Circulating vitamin D in relation to cancer incidence and survival of the head and neck and oesophagus in the EPIC cohort.
Fanidi A., Muller DC., Midttun Ø., Ueland PM., Vollset SE., Relton C., Vineis P., Weiderpass E., Skeie G., Brustad M., Palli D., Tumino R., Grioni S., Sacerdote C., Bueno-de-Mesquita HB., Peeters PH., Boutron-Ruault MC., Kvaskoff M., Cadeau C., Huerta JM., Sánchez MJ., Agudo A., Lasheras C., Quirós JR., Chamosa S., Riboli E., Travis RC., Ward H., Murphy N., Khaw KT., Trichopoulou A., Lagiou P., Papatesta EM., Boeing H., Kuehn T., Katzke V., Steffen A., Johansson A., Brennan P., Johansson M.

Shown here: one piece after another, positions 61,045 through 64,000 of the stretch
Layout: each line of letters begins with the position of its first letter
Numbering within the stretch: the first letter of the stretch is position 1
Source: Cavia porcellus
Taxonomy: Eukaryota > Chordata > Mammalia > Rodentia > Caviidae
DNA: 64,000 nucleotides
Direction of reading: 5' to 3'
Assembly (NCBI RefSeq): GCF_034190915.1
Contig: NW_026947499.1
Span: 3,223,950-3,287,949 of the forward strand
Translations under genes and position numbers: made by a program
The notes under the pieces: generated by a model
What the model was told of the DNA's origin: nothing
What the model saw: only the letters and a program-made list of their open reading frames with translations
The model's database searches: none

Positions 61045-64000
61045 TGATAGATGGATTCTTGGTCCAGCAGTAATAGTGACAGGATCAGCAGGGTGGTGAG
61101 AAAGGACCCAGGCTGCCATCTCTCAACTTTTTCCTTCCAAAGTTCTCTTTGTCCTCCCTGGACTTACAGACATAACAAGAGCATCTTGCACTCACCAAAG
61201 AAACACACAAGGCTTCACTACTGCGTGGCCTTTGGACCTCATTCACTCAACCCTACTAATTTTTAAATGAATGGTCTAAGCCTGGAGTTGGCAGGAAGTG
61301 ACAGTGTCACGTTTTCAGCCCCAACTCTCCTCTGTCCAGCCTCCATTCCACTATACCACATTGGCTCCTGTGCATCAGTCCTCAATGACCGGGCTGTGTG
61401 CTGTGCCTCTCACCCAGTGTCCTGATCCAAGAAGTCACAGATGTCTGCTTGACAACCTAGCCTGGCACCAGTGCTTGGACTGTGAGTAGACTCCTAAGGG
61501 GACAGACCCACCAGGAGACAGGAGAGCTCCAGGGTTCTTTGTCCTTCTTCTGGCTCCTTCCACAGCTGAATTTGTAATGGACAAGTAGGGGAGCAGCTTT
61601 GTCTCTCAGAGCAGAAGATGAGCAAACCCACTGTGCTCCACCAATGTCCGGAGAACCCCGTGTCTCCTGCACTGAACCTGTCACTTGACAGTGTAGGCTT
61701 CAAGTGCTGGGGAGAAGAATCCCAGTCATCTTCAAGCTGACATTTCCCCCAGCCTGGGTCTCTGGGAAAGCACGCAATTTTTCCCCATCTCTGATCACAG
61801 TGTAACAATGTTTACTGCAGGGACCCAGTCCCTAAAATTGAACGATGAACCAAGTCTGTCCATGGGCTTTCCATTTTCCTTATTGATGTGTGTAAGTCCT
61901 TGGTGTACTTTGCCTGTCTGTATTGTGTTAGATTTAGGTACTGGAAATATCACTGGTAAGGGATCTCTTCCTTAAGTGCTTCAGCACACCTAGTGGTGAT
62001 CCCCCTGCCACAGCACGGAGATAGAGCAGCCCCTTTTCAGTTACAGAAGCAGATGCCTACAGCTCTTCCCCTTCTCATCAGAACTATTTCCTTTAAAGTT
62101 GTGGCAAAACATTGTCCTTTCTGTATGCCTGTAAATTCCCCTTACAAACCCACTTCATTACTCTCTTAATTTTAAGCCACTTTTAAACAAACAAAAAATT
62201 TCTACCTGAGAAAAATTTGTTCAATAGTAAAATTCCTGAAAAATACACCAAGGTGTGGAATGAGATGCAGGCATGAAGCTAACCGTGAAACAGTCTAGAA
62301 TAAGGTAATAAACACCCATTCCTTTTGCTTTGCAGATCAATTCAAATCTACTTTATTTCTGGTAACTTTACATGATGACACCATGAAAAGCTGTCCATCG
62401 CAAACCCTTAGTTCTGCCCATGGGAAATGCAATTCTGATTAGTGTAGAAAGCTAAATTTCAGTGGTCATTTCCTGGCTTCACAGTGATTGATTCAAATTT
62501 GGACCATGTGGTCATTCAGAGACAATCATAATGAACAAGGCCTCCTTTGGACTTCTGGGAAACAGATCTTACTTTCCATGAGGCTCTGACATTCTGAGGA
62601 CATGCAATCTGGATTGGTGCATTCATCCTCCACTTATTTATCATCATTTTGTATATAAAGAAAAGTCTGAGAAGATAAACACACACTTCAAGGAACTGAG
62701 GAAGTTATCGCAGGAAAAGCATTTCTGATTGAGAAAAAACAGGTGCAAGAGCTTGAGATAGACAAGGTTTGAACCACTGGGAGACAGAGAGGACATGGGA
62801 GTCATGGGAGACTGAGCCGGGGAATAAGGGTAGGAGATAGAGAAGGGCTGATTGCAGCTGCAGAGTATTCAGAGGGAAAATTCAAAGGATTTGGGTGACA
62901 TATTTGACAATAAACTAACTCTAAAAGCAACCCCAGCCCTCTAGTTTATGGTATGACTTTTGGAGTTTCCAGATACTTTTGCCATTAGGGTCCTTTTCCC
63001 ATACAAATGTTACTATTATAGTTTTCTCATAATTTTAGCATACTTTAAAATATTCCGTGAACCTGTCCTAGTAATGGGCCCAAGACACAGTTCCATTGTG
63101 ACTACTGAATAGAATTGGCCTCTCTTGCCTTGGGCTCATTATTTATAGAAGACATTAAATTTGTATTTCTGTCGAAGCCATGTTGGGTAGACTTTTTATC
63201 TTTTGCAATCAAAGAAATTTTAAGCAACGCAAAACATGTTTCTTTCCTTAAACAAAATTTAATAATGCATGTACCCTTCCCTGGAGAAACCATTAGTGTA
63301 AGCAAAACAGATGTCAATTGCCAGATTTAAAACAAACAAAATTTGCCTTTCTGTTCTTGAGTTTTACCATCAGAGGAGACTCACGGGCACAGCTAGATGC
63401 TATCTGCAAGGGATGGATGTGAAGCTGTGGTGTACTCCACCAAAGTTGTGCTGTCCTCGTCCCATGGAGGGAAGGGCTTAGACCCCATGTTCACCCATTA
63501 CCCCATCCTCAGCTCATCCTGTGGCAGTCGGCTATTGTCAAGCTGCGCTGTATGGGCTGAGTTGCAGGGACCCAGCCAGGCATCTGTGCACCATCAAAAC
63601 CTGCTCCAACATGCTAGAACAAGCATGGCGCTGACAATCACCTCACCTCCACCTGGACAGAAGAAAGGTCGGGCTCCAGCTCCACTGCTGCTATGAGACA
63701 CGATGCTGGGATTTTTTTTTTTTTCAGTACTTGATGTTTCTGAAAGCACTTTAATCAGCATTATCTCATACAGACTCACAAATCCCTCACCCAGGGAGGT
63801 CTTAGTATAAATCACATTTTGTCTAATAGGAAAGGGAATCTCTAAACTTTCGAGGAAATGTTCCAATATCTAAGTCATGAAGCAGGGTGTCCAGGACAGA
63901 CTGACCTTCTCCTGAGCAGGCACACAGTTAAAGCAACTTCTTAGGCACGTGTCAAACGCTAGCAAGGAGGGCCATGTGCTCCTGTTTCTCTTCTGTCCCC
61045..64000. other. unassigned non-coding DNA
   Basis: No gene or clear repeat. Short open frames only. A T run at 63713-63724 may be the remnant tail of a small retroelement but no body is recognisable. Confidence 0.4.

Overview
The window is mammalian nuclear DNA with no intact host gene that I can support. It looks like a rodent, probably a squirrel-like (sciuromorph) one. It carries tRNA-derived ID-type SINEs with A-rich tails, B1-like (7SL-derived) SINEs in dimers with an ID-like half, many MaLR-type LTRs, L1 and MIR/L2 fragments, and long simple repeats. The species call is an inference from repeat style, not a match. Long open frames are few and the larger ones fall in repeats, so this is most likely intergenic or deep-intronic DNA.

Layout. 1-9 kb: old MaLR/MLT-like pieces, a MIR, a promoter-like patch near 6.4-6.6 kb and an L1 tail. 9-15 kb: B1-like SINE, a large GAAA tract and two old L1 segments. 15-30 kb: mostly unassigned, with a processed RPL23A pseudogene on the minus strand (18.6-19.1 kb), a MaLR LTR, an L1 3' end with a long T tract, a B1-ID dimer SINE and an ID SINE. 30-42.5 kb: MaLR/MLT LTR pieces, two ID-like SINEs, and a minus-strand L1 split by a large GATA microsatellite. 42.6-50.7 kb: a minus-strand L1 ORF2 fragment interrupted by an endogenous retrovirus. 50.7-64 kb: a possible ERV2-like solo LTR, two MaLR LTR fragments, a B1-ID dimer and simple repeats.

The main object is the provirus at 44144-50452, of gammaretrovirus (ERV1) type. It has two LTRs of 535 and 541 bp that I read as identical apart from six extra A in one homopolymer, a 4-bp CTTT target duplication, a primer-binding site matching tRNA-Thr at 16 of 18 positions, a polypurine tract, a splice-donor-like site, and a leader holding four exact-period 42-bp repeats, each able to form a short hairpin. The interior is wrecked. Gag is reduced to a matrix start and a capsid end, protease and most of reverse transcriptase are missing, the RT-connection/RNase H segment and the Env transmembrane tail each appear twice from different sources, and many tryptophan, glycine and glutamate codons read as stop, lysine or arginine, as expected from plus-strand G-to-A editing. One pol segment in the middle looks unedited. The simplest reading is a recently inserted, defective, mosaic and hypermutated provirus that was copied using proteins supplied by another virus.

Experimental and epidemiological data suggest that vitamin D play a role in pathogenesis and progression of cancer, but prospective data on head and neck cancer (HNC) and oesophagus cancer are limited. The European Prospective Investigation into Cancer and Nutrition (EPIC) study recruited 385,747 participants with blood samples between 1992 and 2000. This analysis includes 497 case-control pairs of the head and neck and oesophagus, as well as 443 additional controls. Circulating 25(OH)D3 were measured in pre-diagnostic samples and evaluated in relation to HNC and oesophagus cancer risk and post-diagnosis all-cause mortality. After controlling for risk factors, a doubling of 25(OH)D3 was associated with 30% lower odds of HNC (OR 0.70, 95% confidence interval [95% CI] 0.56-0.88, Ptrend = 0.001). Subsequent analyses by anatomical sub-site indicated clear inverse associations with risk of larynx and hypopharynx cancer combined (OR 0.55, 95CI% 0.39-0.78) and oral cavity cancer (OR 0.60, 95CI% 0.42-0.87). Low 25(OH)D3 concentrations were also associated with higher risk of death from any cause among HNC cases. No clear association was seen with risk or survival for oesophageal cancer. Study participants with elevated circulating concentrations of 25(OH)D3 had decreased risk of HNC, as well as improved survival following diagnosis.